Here are some statistics that will astound (and possibly horrify) you. According to America’s Second Harvest, over forty-one billion pounds of food were wasted in the United States in 2009. According to another study by the University of Arizona in Tuscon, the average American household wastes fourteen percent of their food purchases. As we all attempt to live more sustainably and find the satisfaction of enough instead of the waste of too much, looking at our relationship with food is a key component of that process. Of course, there’s not a more wasteful time of year as far as food is concerned than the holidays, in particular Thanksgiving. The entire holiday is structured around the idea of an abundant meal. But how much of that meal is ultimately wasted?
There are a lot of elements to why and how food gets wasted in the United States and during the holidays. The first perpetrator is “over buying.” Because it’s the holidays, the idea that at the end of a meal the plates may be empty isn’t even considered a possibility! The second major perpetrator is holiday food sales. It’s certainly tempting to stock up on mass supplies of food when prices have been cut for the holidays. Finally, the last perpetrator is an irresponsible use of leftovers. What can you do to help reduce food waste this holiday season? Here are five quick tips!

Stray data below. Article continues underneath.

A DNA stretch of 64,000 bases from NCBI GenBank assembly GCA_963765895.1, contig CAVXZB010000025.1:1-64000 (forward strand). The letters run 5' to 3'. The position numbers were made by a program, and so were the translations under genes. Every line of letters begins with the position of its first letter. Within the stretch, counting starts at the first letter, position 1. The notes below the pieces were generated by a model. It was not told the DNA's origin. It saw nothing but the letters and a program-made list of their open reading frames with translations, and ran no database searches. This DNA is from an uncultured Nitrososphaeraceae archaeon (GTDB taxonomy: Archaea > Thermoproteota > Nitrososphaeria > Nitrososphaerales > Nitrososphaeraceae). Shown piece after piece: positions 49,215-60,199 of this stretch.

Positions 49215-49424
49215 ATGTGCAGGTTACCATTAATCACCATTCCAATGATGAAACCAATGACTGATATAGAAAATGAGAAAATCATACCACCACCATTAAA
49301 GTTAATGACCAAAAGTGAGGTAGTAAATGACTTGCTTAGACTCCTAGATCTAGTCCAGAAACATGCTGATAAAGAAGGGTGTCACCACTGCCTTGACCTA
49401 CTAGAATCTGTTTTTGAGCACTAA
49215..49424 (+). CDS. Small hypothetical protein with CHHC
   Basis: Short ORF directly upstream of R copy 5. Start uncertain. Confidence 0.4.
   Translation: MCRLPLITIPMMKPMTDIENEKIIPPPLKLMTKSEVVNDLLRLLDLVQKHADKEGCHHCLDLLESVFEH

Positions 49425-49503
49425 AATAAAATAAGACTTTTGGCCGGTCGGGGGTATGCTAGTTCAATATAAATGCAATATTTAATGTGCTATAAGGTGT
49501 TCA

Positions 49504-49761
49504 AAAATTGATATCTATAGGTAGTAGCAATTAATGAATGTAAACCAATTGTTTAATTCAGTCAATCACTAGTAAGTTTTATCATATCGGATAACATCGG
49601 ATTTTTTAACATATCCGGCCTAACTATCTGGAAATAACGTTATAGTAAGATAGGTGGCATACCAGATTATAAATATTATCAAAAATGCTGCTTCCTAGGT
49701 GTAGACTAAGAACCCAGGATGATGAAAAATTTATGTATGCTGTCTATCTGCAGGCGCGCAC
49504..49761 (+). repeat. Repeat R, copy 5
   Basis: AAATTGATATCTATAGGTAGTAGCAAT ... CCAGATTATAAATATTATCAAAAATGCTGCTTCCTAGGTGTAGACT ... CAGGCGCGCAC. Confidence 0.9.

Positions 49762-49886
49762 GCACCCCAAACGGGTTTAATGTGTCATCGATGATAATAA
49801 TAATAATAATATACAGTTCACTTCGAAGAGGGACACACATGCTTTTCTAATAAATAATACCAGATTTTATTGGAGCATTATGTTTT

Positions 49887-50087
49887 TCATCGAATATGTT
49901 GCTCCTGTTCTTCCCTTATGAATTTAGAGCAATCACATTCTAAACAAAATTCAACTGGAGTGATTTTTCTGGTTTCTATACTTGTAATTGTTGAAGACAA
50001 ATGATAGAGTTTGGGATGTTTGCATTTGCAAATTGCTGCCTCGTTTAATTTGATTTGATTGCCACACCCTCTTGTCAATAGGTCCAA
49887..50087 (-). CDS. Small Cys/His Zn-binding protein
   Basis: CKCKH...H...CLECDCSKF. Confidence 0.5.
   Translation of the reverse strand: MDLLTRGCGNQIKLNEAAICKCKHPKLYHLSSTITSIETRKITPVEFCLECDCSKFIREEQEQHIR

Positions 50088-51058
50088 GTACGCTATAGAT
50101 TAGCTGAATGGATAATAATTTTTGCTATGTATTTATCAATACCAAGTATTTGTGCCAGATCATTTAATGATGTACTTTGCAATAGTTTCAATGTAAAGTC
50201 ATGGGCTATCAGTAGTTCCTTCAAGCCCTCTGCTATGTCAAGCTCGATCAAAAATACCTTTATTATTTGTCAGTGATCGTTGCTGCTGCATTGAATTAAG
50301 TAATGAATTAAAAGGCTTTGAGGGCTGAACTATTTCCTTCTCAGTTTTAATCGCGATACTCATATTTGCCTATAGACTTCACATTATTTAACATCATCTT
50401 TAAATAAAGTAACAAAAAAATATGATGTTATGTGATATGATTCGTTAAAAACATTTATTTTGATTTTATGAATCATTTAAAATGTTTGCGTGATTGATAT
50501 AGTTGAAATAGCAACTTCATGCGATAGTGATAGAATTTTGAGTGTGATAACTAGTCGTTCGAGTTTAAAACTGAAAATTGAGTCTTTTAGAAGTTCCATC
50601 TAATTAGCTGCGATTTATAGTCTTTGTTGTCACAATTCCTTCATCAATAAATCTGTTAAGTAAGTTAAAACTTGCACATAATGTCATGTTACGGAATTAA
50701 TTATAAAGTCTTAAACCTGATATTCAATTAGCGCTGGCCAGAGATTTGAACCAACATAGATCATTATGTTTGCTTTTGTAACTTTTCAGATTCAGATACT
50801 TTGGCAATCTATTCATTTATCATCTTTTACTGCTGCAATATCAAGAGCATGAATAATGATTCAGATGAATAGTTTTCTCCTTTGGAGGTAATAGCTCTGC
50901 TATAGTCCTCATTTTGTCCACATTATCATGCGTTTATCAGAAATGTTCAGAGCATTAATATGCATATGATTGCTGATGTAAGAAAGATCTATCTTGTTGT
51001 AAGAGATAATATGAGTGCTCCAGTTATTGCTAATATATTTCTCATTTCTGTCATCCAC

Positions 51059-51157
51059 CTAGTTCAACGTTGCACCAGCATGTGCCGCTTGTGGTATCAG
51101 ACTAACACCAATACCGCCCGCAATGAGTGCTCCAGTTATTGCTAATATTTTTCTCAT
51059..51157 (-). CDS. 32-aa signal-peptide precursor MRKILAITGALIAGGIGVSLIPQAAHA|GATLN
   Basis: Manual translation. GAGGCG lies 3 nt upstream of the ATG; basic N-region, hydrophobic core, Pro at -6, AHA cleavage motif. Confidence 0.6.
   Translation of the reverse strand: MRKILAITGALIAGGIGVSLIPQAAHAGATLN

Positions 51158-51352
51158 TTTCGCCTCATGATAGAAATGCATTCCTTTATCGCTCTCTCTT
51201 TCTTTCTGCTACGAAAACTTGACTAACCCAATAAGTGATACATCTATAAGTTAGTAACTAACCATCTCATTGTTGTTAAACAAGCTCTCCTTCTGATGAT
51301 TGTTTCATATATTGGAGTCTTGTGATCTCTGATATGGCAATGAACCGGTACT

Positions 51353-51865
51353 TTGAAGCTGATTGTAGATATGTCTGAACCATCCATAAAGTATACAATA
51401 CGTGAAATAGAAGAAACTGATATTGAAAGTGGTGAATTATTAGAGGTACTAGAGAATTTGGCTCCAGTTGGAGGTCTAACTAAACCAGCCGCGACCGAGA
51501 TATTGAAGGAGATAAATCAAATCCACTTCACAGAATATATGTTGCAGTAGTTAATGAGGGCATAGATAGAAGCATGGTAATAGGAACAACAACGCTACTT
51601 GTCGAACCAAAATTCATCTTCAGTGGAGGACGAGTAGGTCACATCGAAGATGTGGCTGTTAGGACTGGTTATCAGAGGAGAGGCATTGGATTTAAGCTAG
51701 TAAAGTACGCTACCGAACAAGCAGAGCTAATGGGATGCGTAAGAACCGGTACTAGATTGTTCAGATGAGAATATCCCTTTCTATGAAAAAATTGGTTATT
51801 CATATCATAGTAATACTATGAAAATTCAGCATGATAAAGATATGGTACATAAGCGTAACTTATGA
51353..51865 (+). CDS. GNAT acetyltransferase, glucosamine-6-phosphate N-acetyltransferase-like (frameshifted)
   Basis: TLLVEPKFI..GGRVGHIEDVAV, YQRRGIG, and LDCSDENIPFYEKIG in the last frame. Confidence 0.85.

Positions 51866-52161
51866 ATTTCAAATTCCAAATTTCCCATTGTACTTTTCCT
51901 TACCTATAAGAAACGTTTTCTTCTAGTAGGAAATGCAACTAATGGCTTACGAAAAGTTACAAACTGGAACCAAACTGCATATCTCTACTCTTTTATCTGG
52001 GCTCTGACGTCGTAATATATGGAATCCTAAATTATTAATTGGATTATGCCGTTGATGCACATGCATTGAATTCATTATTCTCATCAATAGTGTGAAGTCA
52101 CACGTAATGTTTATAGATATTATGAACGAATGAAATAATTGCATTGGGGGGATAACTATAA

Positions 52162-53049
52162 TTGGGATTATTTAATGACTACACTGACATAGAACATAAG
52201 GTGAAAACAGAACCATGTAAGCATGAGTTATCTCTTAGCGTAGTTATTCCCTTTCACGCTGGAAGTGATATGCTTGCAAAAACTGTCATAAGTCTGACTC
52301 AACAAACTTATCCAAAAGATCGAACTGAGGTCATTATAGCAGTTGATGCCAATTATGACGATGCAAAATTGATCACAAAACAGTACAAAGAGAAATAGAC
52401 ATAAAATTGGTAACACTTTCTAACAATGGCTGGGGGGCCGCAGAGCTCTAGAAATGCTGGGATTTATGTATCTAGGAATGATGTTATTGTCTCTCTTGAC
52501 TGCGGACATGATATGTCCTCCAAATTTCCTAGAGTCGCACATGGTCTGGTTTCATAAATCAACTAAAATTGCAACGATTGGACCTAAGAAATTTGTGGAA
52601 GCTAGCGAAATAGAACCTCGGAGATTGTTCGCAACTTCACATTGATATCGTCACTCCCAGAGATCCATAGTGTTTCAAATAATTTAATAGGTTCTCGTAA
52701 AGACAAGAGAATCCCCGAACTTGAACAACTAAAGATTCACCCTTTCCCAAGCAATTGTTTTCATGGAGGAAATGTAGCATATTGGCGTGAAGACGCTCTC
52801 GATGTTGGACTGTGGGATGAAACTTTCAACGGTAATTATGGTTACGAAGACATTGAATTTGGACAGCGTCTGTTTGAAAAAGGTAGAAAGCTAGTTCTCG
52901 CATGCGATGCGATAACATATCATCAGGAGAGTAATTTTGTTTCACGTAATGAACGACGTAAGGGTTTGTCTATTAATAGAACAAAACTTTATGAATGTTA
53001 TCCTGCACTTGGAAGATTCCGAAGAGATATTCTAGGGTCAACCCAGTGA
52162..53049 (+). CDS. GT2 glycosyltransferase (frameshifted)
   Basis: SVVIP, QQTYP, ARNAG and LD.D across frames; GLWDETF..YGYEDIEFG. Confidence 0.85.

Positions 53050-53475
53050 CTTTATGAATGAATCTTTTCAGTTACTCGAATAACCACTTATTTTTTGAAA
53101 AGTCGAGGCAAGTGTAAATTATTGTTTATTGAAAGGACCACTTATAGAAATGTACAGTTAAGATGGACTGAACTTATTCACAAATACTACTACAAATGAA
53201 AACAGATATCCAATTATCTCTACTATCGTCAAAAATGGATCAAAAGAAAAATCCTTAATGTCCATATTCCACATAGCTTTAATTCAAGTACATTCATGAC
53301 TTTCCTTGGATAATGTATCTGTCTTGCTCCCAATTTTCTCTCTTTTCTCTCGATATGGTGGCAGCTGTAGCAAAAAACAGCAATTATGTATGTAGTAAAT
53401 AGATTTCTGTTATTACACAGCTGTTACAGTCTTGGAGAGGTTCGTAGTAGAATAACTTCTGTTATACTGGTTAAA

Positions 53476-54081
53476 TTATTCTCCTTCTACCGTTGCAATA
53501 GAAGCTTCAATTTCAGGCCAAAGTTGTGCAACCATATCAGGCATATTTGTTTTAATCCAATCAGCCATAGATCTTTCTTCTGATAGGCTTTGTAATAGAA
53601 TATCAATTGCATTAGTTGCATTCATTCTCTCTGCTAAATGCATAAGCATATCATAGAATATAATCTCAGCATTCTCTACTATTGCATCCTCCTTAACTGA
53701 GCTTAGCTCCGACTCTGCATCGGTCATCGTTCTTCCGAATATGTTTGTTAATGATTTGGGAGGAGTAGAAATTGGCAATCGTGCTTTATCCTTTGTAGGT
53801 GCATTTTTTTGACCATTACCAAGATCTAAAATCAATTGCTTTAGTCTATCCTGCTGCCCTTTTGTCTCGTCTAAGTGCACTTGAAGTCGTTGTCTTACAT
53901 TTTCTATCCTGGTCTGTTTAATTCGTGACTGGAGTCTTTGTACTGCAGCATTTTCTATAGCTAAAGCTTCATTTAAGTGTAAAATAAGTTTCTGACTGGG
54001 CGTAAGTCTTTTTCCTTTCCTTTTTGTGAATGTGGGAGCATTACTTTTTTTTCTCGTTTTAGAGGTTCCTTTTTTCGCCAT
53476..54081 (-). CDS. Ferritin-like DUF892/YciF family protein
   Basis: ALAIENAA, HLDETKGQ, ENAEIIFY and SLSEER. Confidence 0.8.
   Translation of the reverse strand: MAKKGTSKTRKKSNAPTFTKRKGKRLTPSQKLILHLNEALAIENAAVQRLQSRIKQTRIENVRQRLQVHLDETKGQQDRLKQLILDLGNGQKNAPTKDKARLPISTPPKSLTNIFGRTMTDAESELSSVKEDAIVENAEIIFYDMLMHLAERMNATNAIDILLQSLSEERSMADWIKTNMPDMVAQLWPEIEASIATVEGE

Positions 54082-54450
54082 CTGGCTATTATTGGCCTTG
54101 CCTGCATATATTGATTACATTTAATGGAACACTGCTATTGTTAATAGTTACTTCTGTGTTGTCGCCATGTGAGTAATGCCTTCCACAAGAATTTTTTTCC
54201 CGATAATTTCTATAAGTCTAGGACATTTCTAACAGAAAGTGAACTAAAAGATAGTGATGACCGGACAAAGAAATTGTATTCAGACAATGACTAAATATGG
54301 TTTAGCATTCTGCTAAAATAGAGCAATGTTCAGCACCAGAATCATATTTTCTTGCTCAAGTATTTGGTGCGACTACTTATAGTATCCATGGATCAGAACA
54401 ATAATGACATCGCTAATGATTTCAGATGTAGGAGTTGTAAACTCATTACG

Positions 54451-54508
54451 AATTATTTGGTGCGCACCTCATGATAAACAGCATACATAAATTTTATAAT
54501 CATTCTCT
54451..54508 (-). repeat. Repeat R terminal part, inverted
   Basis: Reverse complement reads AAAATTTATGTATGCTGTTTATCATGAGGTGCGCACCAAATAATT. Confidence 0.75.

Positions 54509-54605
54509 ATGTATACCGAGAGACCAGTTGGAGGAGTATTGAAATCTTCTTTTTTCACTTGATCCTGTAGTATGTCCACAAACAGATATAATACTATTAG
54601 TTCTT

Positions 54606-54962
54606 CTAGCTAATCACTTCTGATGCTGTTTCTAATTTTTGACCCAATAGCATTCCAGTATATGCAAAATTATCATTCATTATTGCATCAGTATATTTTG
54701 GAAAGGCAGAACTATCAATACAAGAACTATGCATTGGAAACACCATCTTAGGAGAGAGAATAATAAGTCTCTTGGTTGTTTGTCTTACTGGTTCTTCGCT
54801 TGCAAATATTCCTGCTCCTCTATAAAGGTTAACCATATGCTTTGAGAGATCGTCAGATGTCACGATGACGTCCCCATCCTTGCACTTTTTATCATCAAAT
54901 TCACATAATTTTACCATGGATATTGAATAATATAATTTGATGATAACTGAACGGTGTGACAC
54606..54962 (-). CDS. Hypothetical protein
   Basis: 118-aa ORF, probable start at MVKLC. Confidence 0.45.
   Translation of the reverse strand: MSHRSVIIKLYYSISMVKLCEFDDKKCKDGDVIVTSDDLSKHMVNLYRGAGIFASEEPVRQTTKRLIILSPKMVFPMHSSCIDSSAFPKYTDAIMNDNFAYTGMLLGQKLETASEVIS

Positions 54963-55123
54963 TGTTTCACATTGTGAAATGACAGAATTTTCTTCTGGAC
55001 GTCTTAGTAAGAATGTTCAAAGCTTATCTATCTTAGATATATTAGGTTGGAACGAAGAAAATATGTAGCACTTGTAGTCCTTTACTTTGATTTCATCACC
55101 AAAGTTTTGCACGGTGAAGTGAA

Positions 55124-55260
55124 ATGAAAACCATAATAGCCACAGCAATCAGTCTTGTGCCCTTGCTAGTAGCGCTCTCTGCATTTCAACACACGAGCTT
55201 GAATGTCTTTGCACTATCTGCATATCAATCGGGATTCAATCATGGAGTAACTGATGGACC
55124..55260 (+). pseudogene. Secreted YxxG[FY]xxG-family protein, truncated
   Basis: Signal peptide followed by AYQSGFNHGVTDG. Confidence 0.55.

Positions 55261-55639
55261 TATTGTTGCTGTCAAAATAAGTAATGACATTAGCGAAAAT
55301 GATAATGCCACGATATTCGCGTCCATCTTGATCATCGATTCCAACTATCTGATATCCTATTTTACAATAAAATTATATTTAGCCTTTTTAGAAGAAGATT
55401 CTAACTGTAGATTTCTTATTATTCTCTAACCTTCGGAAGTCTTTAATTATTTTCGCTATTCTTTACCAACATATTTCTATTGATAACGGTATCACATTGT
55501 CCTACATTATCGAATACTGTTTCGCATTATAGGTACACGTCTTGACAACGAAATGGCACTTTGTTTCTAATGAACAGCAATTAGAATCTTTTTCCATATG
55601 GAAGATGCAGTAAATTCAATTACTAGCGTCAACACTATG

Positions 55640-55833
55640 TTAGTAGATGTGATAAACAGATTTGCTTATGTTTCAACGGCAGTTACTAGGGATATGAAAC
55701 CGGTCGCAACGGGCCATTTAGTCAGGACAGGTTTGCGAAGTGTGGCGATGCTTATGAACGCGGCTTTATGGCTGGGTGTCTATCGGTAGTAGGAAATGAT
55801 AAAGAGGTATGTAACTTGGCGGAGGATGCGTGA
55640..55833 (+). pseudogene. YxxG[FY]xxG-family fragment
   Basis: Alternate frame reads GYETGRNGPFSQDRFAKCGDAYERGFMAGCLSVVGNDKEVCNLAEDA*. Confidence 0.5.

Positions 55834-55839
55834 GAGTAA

Don’t Overbuy! This is both the most simple and most difficult at the same time! However, think realistically about how much food you need for Thanksgiving. There is absolutely nothing wrong with the idea that at the end of the meal there isn’t half of a turkey and three pumpkin pies left over. Buy what you need or just slightly more than you think you need.
Be Responsible About Leftovers. Realistically assess your leftover situation. How much of that leftover turkey are you really going to eat before you get sick of it and throw it out? Take the remainder that you won’t be eating soon after the holiday and freeze it to use later. Then, most importantly, really do use it! There’s no shame in thawing frozen turkey out three months later and making a pot pie.
Be Aware of Packaging. This isn’t so much about wasting food as it is simply about wasting. Do you really need to put all of your produce in individual plastic bags when you pick it up at the grocery produce aisle? You do not. So don’t! It’s just habit for most of us, but it’s completely unnecessary.
Donate. Your cooked or fresh food cannot be donated in most cases. However, canned foods and dried foods that you end up not using for holiday cooking can be donated to food banks. As any study will tell you, food banks haven’t been in as much need as they are now for years and years. Don’t let those canned and dried foods just sit around being wasted. Donate them.
Take a Walk Outside. This is particularly true if you live in a more urban environment. There are plenty of homeless people on the streets or in shelters who would be happy to finish off your perishable food this holiday season. Go out and hand it to them.
Thanksgiving is one of our favorite holidays because of the sentiment behind it. Got an idea on a way to be less wasteful this Thanksgiving? Friend us on Facebook and tell us about it.
Looking for ways to spend less and celebrate more this holiday season? Download our free holiday guide, A Very Postconsumer Holiday, for a complimentary how-to on doing just that!